• Image about Kathy Griffin

Comedienne Kathy Griffin is bold and brash -- and barely recognizable to some. But that’s just how this self-proclaimed D-lister likes it. Photographs by Michael Kelley.


It’s rush hour on Highland Avenue in Hollywood, and cars are lurching through a jammed intersection as a motley crew of locals loiters on a grungy corner. A man with dreadlocks complains loudly to no one in particular; a pack of skateboarders attempts to navigate the jagged, broken concrete that passes for a sidewalk; and a petite redhead wearing a floor-length purple chiffon gown waves a gold statuette somewhat crazily in front of a graffiti- covered bus stop. She looks like an exile from the Kodak Theatre, which is located less than a mile from here. Just another wannabe, perhaps.

  • Image about Kathy Griffin
But wait, you think. Haven’t I seen her? Every so often, a car laboring through the intersection pauses, and the occupants, invariably a pair of young men, roll down a window and shout “We love you!” to the glitzy refugee.

Two teenage girls who are walking by stop, mouths agape, and try to puzzle it out. Visiting from Kentucky, they wonder if they’ve finally caught their first celebrity sighting. “I think I’ve seen her on Comedy Central or something,” says one, but her friend remarks that she’d also mistakenly thought she had seen one of the bunglers from the Jackass movies the day before.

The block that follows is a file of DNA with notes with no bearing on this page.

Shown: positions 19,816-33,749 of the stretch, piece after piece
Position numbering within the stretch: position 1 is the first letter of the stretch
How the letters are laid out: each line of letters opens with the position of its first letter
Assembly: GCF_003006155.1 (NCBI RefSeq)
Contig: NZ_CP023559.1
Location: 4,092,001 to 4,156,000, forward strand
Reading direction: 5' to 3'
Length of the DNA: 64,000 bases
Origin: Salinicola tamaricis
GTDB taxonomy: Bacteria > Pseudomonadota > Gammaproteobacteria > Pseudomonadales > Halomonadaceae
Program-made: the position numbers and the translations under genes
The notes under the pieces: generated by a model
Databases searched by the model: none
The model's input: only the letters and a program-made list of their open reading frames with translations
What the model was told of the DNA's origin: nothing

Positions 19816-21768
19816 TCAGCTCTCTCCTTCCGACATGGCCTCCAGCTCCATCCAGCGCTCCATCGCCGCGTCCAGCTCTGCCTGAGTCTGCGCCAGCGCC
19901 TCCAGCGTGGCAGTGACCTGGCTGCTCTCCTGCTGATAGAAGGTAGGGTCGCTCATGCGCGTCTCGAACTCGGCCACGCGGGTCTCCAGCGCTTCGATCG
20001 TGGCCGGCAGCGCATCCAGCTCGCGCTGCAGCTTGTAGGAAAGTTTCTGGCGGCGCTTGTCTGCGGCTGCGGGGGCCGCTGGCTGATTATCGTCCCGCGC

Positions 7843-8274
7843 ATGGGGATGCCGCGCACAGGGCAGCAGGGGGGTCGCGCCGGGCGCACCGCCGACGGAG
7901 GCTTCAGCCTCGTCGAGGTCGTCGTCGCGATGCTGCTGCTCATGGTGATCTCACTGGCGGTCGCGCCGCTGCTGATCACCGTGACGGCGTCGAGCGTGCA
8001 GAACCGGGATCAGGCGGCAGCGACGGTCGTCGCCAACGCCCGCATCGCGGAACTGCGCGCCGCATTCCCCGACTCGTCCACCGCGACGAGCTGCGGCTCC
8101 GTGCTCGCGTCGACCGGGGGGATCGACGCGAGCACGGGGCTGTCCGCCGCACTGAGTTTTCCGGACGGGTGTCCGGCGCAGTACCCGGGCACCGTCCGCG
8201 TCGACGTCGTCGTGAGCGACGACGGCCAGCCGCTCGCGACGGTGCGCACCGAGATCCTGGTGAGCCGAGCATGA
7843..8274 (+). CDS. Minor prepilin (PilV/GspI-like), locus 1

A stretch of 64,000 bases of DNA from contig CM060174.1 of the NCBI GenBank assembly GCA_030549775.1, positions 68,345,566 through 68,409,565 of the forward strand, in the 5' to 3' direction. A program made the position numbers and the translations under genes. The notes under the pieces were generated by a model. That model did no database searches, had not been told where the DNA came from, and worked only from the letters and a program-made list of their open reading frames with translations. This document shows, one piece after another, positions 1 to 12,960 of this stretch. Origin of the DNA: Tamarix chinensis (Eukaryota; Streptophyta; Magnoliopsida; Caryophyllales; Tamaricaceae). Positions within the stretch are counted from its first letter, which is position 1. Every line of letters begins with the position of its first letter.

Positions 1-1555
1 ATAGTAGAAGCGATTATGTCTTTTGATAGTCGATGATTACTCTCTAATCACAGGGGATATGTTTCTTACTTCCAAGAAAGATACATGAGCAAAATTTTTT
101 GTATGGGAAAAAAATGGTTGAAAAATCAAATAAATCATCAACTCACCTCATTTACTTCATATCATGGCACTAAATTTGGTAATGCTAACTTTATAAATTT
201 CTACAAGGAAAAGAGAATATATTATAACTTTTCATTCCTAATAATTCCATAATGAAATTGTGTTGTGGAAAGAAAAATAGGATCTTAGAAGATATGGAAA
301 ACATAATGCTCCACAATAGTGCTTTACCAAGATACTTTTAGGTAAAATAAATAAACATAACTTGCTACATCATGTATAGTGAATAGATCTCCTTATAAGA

Then comes the “aha!” moment. Another car slows, and the gregarious passenger shouts, “Oh my God, Kathy, you’re wonderful! I love your show. When is it back on? I love your dogs too. They’re sooo cute.”

And it hits you: The diminutive diva in the ball gown is none other than comedienne Kathy Griffin, preparing for a not-so-glamorous sidewalk photo shoot. Though Griffin is a self-proclaimed D-lister (her reality TV show on Bravo is even called Kathy Griffin: My Life on the D-List), her fan following is passionate, almost cultish. She loves to poke fun at her supposedly minor celebrity status, and yet, the more she talks about the vast gap between herself and the top-tier stars, the more popular she becomes. She may be the only star who loves it when people, like the Kentucky girls, struggle to recognize her.

“That’s nothing,” says Lisa Tucker, an executive producer of D-List. “A reporter interviewed her for an article earlier this year and thought she was [NewsRadio actress] Vicki Lewis.”